And I loved it! What I loved most was not drowning.
Initially, the hardest part was getting into the water. (Clearly, the swim instructor and I had different ideas about what the term “heated pool” meant.) I marveled at my classmates who could just jump right in. I couldn’t. The water felt so cold. I'd dip a toe in and then pull it back; and try again with just a toenail.
The first time I put my head under the water it was exhilarating. I didn’t expect that since all of my previous under water outings had been fraught with anxiety, panic and terror. But to do so of my own volition was joy! Pure joy!
With my goggles firmly in place, I took a deep breath, bent my knees, went under the water with my eyes wide open and watched the air bubbles fly out of my nose. Now that’s entertainment! When my air was gone I just stood right back up. No fear. Just fun. Amazing! Before finishing the first session I signed up for the second.
Despite my happy eagerness I was not the best student in class. I can safely say I was the best of the worst. I was thinking too much:
Breathe in through my mouth and out through my nose. Are my feet pointed? Are my legs together? Are my hips up? Arms, don’t forget the arms…
And in the time it took me to think of all that, I’d revert to yoga breathing: in through my nose and out through my mouth, which was now wide open and taking in water like as sinking battle ship. But I just stopped, stood up and started over.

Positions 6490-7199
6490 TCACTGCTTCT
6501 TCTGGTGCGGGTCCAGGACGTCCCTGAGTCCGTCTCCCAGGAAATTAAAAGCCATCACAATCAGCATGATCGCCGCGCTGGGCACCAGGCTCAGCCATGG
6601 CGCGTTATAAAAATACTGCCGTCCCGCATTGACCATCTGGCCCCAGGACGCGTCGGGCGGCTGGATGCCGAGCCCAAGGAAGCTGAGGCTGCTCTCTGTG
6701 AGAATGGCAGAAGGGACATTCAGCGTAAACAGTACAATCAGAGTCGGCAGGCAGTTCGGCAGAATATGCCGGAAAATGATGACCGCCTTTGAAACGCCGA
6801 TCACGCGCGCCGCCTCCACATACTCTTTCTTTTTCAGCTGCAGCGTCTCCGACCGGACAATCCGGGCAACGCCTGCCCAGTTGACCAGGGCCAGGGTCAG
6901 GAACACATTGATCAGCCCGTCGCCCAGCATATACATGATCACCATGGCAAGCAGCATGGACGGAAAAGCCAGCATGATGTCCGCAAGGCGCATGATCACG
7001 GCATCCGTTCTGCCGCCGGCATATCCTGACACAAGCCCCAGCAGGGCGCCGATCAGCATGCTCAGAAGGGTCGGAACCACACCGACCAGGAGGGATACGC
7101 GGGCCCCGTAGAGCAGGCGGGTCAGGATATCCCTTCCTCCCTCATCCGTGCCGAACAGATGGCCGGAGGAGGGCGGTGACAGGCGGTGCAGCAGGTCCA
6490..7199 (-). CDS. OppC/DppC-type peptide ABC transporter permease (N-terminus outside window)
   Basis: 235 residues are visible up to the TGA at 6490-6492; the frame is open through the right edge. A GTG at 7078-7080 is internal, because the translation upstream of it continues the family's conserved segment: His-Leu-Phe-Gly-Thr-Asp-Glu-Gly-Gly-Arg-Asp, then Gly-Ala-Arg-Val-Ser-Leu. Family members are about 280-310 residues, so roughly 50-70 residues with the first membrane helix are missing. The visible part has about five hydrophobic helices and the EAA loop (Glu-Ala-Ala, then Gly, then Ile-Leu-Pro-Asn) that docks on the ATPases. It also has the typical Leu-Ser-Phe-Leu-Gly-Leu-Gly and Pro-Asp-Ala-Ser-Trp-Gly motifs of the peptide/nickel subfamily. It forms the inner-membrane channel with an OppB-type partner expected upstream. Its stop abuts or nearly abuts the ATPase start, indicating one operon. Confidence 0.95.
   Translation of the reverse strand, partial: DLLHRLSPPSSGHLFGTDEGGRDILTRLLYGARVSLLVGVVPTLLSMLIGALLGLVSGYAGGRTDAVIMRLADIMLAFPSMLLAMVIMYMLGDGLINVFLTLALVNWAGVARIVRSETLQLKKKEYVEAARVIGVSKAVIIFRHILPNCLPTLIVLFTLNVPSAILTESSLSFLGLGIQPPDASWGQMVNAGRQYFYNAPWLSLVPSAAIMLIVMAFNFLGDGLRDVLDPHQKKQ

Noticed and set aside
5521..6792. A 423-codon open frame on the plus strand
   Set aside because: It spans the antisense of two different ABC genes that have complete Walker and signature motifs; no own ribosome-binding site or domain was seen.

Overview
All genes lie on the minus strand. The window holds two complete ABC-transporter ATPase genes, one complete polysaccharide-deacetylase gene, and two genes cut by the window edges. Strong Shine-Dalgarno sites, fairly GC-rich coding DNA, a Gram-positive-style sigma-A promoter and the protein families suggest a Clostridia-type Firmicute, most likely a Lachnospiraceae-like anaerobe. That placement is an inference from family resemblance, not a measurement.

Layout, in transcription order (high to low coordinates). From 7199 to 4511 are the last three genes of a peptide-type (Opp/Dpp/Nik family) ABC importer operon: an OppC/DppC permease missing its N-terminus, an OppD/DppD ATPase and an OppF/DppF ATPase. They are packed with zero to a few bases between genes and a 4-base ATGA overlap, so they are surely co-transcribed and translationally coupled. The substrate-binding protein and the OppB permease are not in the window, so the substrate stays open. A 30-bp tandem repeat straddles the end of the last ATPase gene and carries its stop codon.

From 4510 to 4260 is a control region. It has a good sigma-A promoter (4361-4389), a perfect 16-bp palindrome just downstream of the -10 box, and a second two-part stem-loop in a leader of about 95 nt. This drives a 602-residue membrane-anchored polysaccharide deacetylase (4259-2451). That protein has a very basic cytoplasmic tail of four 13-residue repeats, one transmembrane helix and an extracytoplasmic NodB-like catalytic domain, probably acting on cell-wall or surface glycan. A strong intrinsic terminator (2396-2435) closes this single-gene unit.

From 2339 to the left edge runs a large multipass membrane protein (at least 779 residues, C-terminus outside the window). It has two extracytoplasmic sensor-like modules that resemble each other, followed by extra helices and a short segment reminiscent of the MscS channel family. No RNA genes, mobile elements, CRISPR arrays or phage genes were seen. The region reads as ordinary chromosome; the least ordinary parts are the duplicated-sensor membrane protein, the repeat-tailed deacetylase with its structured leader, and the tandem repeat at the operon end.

I was having so much fun I began to wonder if I was ever really afraid of the water at all. What would’ve happened if I had learned how to swim sooner and if the experience had been more positive? But I don’t spend too much time with these thoughts because that’s dwelling, not living.
On the last day of swimming/not drowning class we ventured into the deep end of the pool wearing life jackets. I requested the whole suit: jacket, pants, shirt, tie, hat, coat… but the instructor and her assistant assured me the jacket alone would suffice.
I protested because muscle makes you heavier and I have very muscular toes. Yes. That’s it: muscular toes. Yeah. They didn’t buy it either and so I put on my life jacket, held my breath and jumped into the deep end! And then, in a surprising turn of events, I part tread, floated and swam back to the shallow end of the pool.
What! Who am I? I don’t even know. But I like her. I like her a lot.
If you’re wondering why I now have the urge to learn how to swim; I mentioned a few paragraphs back that I’m making an effort to dump my baggage and fear. But I’m also acutely aware of the new era I’m living in. The bullyboys I thought I’d left behind in my adolescence are grown and drunk with power. Everything I am is under assault: my gender, my culture, my health, my safety, my sanity and so I think it’s only prudent to build up my survival skill set. Black belt? It’s a little rusty but check. Swimming? Check.
Next up? I’m getting a permit and learning how to shoot; or take salsa-dancing lessons, whichever comes first. Because I’m nothing if not well rounded. And because, quiet as it’s kept, it’s not even safe anymore in the parking lot. It’s all the deep end now.